Statement to the 27th Special Session of the United Nations General Assembly on Children
the Honourable Ro
Minister for Education of the Republic of the Fiji Islands
New York 8 May 2002
I bring warm greetings of the Government and the people of Fiji to all the children: those here participating in this 27th Special Session and around the world.
Children are a gift from God. Their presence here serves to remind us
of the awesome responsibilities we have towards their development, and
in service to God's creation. This Special Session therefore, represents
a significant force for change involving governments, nations and people.
Fiji welcomes the Secretary General's report "We the Children: End- decacle Review of the Follow-up to the World Summit for Children". The report sufficiently informs us of the remaining multiple challenges we all face today.
Global Initiatives and Achievements - World Summit, Millennium Summit, MDGs
The UN Convention on the Rights of the Child (UN CRC) is the most ratified international instrument today. We applaud the implementation of the 27 children-specific goals in the World Declaration and Plan of Action.
Globalisation imposes a variety of enormous challenges. Traditional social safety nets are collapsing under pressures from emerging new forces of change, for which many societies are ill-equipped.
Governments and the United Nations are thus obligated to find appropriate solutions. Fiji strongly supports the Millennium Development Goals (MDGs). In its image, we are optimistic that children will be placed at centrestage of member states' respective National Development Goals. We welcome the Monterrey Consensus on Financing for Development, and this Special Session will conclude before the United Nations convenes in Johannesburg to review our Sustainable Development goals that were set in Rio in 1992. The outcomes from this meeting therefore, form a critical social cornerstone to our future sustainable development, and must inform the deliberations in Johannesburg.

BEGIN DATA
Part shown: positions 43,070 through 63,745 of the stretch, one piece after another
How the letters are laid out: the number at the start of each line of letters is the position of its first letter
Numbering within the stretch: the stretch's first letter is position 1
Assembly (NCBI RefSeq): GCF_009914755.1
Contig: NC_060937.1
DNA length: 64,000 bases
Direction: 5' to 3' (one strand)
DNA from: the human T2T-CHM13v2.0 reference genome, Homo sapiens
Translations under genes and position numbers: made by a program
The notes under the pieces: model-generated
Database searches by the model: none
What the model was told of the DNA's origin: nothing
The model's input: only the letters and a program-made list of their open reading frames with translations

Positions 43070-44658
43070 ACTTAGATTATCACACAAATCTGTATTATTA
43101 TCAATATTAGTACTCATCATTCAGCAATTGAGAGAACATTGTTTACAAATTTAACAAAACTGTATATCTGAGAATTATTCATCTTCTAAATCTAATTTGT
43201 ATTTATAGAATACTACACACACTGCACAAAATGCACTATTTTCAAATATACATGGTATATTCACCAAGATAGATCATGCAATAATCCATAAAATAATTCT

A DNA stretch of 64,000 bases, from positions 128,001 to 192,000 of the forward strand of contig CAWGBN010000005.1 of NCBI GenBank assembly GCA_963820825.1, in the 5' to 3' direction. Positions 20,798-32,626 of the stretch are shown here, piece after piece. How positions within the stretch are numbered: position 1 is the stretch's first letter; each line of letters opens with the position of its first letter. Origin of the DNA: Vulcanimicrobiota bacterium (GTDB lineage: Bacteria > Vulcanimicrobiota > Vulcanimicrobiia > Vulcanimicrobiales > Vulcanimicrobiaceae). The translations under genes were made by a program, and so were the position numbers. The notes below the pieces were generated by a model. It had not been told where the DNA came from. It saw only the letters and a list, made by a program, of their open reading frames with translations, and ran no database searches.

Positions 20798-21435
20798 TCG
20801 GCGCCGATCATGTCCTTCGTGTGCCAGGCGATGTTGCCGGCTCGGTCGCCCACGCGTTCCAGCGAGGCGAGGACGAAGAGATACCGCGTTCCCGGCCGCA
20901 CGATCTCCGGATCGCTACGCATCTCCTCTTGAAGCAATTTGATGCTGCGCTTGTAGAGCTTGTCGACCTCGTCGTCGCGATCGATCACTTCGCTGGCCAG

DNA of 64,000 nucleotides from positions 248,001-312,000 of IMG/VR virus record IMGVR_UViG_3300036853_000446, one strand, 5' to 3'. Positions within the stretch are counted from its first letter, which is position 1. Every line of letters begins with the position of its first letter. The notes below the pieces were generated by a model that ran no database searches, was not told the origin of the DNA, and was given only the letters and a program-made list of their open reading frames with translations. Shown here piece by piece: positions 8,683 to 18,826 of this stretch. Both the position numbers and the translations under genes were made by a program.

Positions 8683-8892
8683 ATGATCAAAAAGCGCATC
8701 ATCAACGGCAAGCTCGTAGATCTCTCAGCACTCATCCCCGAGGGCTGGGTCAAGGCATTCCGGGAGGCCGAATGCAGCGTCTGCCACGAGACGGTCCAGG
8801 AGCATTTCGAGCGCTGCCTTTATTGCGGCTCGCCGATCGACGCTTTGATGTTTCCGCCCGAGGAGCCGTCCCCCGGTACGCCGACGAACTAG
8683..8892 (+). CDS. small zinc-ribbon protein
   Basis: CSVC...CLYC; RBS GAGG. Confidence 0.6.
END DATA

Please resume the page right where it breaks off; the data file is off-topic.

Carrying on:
27th UN General Assembly Special Session on Children
There is universal agreement that we must put the best interests of our children first. Our benchmarks are as stated: "to put children first, leave no child behind and care for every child." This special session should craft a blueprint for better protection for our children today and in the immediate future.
Fiji Government has a Co-ordinating Committee on Children (CCC) which
was established in 1993. The Committee membership consists of Government,
Government and international agencies. For greater efficiency and effectiveness, it works through its various subcommittees to focus on specific issues related to children.
The CCC has made some remarkable achievements. It has reported to the
Committee on the Rights of the Child. The second report is under preparation.
The government is harmonising Fiji legislation with the principles and provisions of the Convention. The Attorney General is now considering reports by the Fiji Law Reform Commission on Children's issues, in the areas of criminal law and in general offences against children.
In addition, the Family Law Bill is now before Parliament. The Bill
is child-centred. It aims to ensure that parents focus on their children
and their best interests in terms of custody, maintenance and care.
The CCC had commissioned a study to assess the impact of the political
crisis of May 2000 on children in Fiji. The report has been released and
is currently being studied for further action.
The CCC is also formulating a Strategic Plan of Action for a more focused
implementation of the Convention. This Plan will be incorporated into the
Government Strategic Development Action Plan for the 2003-2005 triennium.